California Governor Arnold Schwarzenegger spoke out against Proposition 23 on Monday. Proposition 23 would overturn California’s landmark climate change law, AB 32 or the Global Warming Solutions Act. AB 32 can be called Schwarzenegger’s environmental legacy, and signing it into law is possibly one of the best things he did as the governor of the most populous state.
Schwarzenegger had some harsh words for the two Texas oil companies, Valero and Tesoro, funding Proposition 23, as the following quotes show:
“They are creating a shell argument that they are doing this to protect jobs. Does anybody really believe these companies out of the goodness of their black oil hearts are spending millions and millions of dollars to save jobs?”
“This is a corruption of the democratic process…Texas oil companies have descended upon California to overturn a California law. There is a struggle playing out right here in California that the world does not know much about.”
“Valero and Tesoro want to stop the movement from old energy to new energy because its means lost market share.”
Schwarzenegger also had something to say about the Republican gubernatorial candidate, Meg Whitman, who says she opposes Proposition 23. “I want her to spend money spend her millions of dollars against Prop 23, that’s real action,” Schwarzenegger said.
Although Whitman opposes Proposition 23, she has said she supports suspending AB 32 for a year until the economy improves. As recently as last week, Whitman released a statement in support of suspending AB 32.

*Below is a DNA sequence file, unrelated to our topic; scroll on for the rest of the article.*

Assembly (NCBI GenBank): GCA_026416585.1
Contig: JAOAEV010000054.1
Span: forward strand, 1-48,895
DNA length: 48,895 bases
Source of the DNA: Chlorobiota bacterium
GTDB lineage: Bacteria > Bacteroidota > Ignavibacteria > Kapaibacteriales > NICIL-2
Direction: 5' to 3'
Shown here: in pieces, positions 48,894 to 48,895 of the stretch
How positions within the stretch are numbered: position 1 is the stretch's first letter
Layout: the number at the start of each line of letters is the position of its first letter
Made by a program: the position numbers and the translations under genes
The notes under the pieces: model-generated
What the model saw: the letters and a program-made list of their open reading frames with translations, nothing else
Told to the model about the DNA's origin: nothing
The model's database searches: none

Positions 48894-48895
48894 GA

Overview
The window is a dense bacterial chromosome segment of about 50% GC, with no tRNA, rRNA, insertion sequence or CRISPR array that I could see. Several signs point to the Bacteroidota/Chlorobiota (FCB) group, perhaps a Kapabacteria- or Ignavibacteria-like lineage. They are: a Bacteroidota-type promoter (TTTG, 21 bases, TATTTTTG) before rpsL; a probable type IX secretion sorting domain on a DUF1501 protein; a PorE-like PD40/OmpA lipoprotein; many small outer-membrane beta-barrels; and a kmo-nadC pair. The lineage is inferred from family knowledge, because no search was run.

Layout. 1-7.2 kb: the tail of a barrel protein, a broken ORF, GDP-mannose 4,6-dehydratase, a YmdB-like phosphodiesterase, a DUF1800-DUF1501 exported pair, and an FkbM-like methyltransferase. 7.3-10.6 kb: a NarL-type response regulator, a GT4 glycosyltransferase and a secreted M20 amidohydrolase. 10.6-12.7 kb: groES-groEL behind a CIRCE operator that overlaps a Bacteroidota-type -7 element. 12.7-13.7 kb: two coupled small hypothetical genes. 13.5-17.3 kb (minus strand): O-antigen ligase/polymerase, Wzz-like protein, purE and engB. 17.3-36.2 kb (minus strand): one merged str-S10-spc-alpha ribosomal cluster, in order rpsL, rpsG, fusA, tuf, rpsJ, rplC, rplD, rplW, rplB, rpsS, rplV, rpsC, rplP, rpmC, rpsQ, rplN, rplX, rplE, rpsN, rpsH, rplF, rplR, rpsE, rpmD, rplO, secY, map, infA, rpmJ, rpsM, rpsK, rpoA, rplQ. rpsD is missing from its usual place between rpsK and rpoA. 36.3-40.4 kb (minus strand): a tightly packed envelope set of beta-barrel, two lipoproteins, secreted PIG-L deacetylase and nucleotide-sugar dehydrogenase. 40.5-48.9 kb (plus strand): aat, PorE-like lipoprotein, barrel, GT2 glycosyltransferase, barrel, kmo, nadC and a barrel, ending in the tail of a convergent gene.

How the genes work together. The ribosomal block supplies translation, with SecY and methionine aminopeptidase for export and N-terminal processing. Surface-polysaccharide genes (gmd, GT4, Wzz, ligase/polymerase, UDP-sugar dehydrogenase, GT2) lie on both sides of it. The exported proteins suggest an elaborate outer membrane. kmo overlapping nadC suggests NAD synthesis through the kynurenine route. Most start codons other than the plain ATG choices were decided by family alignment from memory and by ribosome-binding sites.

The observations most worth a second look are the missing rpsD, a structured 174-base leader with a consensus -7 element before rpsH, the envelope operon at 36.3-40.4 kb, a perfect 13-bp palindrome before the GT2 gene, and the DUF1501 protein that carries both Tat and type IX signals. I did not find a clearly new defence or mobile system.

“As I’ve said for more than a year, AB 32 as it stands today is a job killer. We must fix it. My plan is to suspend AB 32 for at least one year while we develop the sensible improvements the law badly needs to protect the jobs of hard working Californians while improving our environment.”
What AB 32 does for the golden state
Schwarzenegger released a press release with a statement on Monday about AB 32, calling its passage four years ago, “great news for Californians because it means jobs, jobs, jobs as we work towards a cleaner, healthier environment.” He added that California is not “slowing down; we’re going to continue moving forward with groundbreaking policies that grow our economy, reduce our country’s dangerous dependence on oil and coal and ensure the California we love will be the California we hand over to the next generation.”
Schwarzenegger’s press release listed what AB 32 has done for California, starting with investment in clean tech. Two facts stand out:
- In 2008, clean tech investment in the state was $3.3 billion, up from $1.5 billion in 2007 and seven times what it was in 2005.
- California has the most clean tech businesses in the U.S. with almost 13,000, and leads the states in patent registrations for green technologies, with 1,400 over the last decade.
The statement also mentioned that California leads the nations in renewable energy development in California. Over 200 renewable energy projects are interested in building and running facilities in the state. The California Energy Commission (CEC) recently approved four large-scale solar projects with 2,000 megawatts (MW) total, including the largest solar energy project in the world which is expected to generate 1,000 MW.
Nine solar thermal energy projects are scheduled to go before the CEC before the end of this year to qualify for federal stimulus funds. If all nine approved, over 4,300 MW of solar power will be added to CA grid, and provide over 8,000 construction jobs and over 1,000 facility jobs.
The world’s largest wind energy project, the Alta Wind Energy Center, which started construction last July in Tehachapi, will generate 1,500 MW. It will increase California’s installed wind power capacity by 30 percent. The project will also increase wind industry jobs in the state by 20 percent, creating over 1,500 domestic manufacturing, construction, operation, and maintenance jobs. Kern County, where the project is located, will benefit with $1.2 billion over the project’s life span.